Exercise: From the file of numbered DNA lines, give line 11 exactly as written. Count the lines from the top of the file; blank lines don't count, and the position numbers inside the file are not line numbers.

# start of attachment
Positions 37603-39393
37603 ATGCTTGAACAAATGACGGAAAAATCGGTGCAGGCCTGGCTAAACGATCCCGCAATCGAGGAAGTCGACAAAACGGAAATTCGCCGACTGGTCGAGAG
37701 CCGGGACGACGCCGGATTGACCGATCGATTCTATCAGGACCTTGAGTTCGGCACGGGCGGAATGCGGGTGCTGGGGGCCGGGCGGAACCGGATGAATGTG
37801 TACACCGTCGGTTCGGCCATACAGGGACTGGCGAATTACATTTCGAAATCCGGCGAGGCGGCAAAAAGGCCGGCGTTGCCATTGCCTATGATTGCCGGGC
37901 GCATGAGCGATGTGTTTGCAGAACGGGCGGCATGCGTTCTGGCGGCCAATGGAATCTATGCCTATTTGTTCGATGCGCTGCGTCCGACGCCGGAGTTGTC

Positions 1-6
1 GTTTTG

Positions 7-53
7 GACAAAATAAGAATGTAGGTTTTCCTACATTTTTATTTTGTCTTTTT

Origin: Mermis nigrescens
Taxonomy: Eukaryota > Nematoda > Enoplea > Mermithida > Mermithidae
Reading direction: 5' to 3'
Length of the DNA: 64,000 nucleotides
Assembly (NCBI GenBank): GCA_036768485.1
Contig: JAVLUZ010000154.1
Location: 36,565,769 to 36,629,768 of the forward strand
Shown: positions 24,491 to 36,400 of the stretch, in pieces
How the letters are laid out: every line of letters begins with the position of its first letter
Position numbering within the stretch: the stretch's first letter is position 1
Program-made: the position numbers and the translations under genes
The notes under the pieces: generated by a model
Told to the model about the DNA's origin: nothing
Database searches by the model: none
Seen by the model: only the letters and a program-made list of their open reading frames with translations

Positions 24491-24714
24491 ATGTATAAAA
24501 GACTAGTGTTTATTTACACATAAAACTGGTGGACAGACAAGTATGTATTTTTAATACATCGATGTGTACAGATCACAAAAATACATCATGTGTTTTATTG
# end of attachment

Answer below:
Taxonomy: Eukaryota > Nematoda > Enoplea > Mermithida > Mermithidae